Trade Decree No.48/2011, second-hand computers and monitors were also deemed legal for importation as long as it met certain conditions: did not contain CRTs, would still function for not more than 5 years, and packaged properly in a complete set. These EEE could only be imported by licensed end-users for direct production or refurbishment (Ministry on Environment,
Republic of Indonesia et al., 2013).
Due to these provisions allowing the importation of used electronics, Indonesia’s Ministry of the
Environment states that illegal e-waste generally enters the country as intended initially for reconditioning and the extraction of raw materials (Ministry on Environment, Republic of
Indonesia et al., 2013). However, it becomes clear that the absence of a concise definition of ewaste makes it difficult to evaluate whether the imported equipment is classified as e-waste or second-hand electronics. Unclear e-waste standards give inspection authorities significant discretion on the approval of EEE imports entering the country (Wendell, 2011). This is concerning when their evaluation of imported second-hand EEE does not account for the product not functioning properly or even being sold. In developing countries, it is estimated that 25-75% of imported second-hand EEE is unusable (Agamuthu & Heart, 2012). Out of Indonesia’s numerous small informal ports, most illegal EEE enters Indonesia through the south in Batam

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Island, and through the east in the Wakatobi Islands (Breiter et al., 2013). These ports have been identified as locations importing large shipments of “scrap metal”, which according to Annex IX of the Basel Convention, is allowed to be imported/exported on the condition that the electrical and electronic assemblies only consist of metal or alloys. In reality, these “scrap metals” still contain hazardous substances, but documents are easily falsified to claim otherwise. The geographic characteristics of Indonesia’s archipelago of 170,000 islands create a strain in enforcing illegal importation on a local level (Rochman, 2010). On top of Indonesia’s lack of physical capacity in implementing the laws, e-waste is a dynamic category of waste that changes constantly with advancements in technology. Materials used in new technology are always being refined and updated, and categories of EEE continuously converge into multi-functional products.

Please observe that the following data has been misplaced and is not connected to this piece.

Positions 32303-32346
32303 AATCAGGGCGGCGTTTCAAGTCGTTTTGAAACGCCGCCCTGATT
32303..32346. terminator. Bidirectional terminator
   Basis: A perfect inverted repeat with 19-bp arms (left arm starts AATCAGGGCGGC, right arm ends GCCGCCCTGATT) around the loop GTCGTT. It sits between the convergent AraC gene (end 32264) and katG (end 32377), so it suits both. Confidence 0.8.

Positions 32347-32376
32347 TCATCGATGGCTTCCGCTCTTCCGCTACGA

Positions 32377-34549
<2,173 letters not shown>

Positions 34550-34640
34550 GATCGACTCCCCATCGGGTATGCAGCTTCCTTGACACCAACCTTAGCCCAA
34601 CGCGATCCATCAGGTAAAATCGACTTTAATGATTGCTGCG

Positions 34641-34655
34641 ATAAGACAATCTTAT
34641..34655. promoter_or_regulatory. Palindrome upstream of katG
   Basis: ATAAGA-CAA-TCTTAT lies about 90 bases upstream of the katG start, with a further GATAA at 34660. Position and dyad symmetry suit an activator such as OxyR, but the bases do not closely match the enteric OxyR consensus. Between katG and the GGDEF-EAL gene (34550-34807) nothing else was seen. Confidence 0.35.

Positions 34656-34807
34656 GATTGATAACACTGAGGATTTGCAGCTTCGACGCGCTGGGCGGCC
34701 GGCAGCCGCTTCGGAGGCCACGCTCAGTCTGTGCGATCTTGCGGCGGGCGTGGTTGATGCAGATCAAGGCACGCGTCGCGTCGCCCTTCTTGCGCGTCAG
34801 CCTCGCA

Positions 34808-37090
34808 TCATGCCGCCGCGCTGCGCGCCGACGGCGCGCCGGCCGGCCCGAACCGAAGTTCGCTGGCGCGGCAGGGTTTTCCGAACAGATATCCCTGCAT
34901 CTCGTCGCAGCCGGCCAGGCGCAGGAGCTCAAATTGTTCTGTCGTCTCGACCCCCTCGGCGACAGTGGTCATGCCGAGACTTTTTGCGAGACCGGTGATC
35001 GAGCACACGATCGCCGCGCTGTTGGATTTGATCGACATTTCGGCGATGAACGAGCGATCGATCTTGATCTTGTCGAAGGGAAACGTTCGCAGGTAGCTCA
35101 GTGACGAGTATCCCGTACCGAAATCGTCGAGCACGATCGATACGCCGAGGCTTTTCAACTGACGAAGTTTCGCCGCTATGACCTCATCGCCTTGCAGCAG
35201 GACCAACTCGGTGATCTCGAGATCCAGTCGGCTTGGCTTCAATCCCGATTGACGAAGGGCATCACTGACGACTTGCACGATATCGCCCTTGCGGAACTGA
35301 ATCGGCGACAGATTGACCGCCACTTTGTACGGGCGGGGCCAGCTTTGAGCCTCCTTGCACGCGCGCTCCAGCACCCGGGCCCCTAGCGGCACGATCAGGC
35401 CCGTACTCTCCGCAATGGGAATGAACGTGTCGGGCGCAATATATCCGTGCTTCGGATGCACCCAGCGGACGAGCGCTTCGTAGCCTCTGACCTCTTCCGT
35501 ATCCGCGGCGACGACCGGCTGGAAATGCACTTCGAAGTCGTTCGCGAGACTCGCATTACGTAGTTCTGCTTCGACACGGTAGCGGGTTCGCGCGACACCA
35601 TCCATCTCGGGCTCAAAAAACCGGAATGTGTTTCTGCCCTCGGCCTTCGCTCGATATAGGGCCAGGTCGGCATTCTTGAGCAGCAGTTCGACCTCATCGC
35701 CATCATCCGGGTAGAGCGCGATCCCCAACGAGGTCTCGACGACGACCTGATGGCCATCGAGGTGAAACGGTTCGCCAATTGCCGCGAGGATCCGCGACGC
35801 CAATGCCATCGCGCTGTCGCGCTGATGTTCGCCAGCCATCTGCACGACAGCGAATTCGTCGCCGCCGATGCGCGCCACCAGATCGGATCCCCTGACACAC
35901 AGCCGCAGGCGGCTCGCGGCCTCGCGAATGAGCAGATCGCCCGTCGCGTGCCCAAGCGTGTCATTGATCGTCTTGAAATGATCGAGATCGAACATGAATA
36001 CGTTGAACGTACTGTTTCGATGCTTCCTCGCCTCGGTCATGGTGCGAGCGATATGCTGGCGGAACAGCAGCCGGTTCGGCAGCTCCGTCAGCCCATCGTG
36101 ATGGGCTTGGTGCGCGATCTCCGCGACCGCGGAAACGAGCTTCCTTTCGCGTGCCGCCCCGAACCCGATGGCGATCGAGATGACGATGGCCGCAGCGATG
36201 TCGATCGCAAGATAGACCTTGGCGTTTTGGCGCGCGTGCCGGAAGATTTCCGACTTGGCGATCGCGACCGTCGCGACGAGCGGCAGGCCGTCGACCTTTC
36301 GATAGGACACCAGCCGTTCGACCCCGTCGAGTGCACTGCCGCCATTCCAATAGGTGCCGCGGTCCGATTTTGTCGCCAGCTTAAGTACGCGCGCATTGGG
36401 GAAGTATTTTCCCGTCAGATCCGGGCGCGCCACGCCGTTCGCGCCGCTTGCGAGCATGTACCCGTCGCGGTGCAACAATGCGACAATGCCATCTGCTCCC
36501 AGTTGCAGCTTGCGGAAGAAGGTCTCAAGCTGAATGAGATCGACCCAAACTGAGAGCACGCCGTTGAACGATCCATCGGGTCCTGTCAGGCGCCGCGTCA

This attribute of e-waste creates complexities in drafting an explicit legal framework for its management. Indonesia’s Informal Sector
Indonesia’s thriving demand for electronic products parallel its growth as an emerging economy.
Unlike industrialized economies, emerging economies like Indonesia regard post-consumer electronics to still have value through its recoverable resources (Streicher-Porte & Yang, 2007).
It has become the norm for middle and lower income citizens in Indonesia to own personal electronic devices, as continuous technological updates force outdated products into the secondhand market before they are actually obsolete. These second-hand markets, particularly for mobile devices, flourish in Indonesia. In an assessment by Breiter and Panambunan-Ferse
(2013), Indonesia has the highest percentage of citizens accessing the Internet on their mobile phones in Southeast Asia. In Manado, a major city of Indonesia, the average cell phones was discovered to have an individual user life span of 19 months. It is exactly these second-hand informal markets that create difficulty for the government in implementing ESM policies for ewaste.
Informal markets for second-hand goods inherently create an informal sector for e-waste collection and refurbishment. It is difficult for private companies to compete with the informal sector because of higher operating costs in a formal business (Rochman et al., 2010).

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Furthermore, certified formal collectors and recyclers of e-waste often don’t have the capacity to enter regions controlled by the informal markets. Informal e-waste recyclers in Indonesia use crude methods to extract materials, such as open burning of plastic and unsafe de-soldering of circuit boards. Typically, these techniques are inefficient, as only a portion of valuable materials are extracted, while the rest are dumped in backyard landfills or bodies of water (Akenj et al.,